As Australia’s CAMAC finalises its recommendations, the Canadians are also proposing changes to remuneration reporting
29/11/2010
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As reported in media, CAMAC is to workshop alternative approaches to remuneration.  Almost in concert, the rest of the world is also amending reporting requirements.  The latest proposals come from the Canadians, who released their own proposed changes on 18 November. The Canadian changes have been driven, to an extent, by changes in US reporting requirements.

While Australia’s reporting requirements already cover much of what is being proposed in the US and Canada, there are still aspects of the changes that Australia should look to in finalising its own changes to the Corporations Act.

The executive compensation changes proposed by the Canadian Securities Administrators (the CSA) include:

  • Explicit disclosure when companies are relying on an exemption to avoid having to reveal details of performance hurdles for executive pay;
  • Disclosure of whether the board considered potential risks associated with compensation practices;
  • Disclosure of policies permitting executives to use financial instruments to hedge against losses in their shares;
  • Disclosure of all fees paid to compensation consultants for other types of work provided to the company; and
  • Disclosure of details of the methodology used to calculate the value of stock option grants.

These are more fully explained below, while the detail can be found HERE

1. Serious prejudice exemption in relation to the disclosure of performance goals or similar conditions

Unlike Australia’s s300A of the Corporations Act, the Canadians provide an exemption from the requirement to disclose specific performance goals or similar conditions on the basis that disclosure would “seriously prejudice the interests of the company”.  However, Canadian reviews have shown that it is difficult to recognize when the company is relying on this exemption.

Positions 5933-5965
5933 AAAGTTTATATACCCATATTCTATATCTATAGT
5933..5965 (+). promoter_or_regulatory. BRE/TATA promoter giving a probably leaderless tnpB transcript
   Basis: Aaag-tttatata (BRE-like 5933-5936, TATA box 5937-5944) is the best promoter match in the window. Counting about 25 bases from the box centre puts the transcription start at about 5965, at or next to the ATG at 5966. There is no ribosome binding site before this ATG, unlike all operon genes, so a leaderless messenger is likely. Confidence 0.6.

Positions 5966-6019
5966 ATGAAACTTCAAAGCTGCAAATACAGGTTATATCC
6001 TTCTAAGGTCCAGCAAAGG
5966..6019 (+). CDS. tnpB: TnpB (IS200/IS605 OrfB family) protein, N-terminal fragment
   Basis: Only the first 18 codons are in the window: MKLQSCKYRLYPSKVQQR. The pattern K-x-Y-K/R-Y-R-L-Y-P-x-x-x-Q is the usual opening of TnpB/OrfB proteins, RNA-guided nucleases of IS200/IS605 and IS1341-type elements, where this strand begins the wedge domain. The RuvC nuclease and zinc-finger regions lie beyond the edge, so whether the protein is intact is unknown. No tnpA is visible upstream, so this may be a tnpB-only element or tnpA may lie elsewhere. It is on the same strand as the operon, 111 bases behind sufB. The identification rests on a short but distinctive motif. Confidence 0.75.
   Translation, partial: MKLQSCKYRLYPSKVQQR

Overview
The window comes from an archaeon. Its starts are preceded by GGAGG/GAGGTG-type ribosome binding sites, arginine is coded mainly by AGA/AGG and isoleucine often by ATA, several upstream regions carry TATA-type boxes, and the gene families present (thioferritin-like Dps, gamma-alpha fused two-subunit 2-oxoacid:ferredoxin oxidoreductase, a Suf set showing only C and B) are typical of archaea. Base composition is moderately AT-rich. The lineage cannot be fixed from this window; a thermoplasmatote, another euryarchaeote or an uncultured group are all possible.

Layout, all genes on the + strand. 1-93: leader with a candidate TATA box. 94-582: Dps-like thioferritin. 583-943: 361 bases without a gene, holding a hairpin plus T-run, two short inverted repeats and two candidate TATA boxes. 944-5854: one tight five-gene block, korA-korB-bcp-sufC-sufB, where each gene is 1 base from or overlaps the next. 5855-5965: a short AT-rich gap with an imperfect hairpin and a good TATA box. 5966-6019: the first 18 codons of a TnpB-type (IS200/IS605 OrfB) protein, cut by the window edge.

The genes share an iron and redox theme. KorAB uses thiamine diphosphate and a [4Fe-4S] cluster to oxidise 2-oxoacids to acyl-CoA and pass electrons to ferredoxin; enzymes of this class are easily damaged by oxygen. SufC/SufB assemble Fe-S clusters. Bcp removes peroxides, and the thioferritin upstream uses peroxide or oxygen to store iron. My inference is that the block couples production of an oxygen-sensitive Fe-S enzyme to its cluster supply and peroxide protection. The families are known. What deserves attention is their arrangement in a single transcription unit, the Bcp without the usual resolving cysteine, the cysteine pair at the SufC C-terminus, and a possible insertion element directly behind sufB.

It is proposed to require the company to explicitly state that it is relying on the exemption and explain why disclosing the relevant performance goals or similar conditions would seriously prejudice the company’s interests. 

While Australia currently allows an exemption on similar grounds for other aspects of company reports in s299(1)e, there is no exemption from disclosing performance requirements.  Despite this, most companies do not disclose bonus requirements. Australia could consider formally recognising this widespread non-compliance with a “prejudicial” exemption, as the Canadians and Americans do, combined with a fuller explanation of non-reporting along the lines suggested by the Canadians.

2.   Risk management in relation to the company’s compensation policies and practices

From 2010 the US has required disclosure of company compensation policies and practices for all employees if those policies and practices create risks that are reasonably likely to have a material adverse effect on the company.  This requirement was introduced in response to concerns that, at some companies, compensation policies have become disconnected from long-term company performance and create incentives that influence behaviour inconsistent with the overall interests of the company.  Such misalignment has been cited as one of the many factors that contributed to the GFC.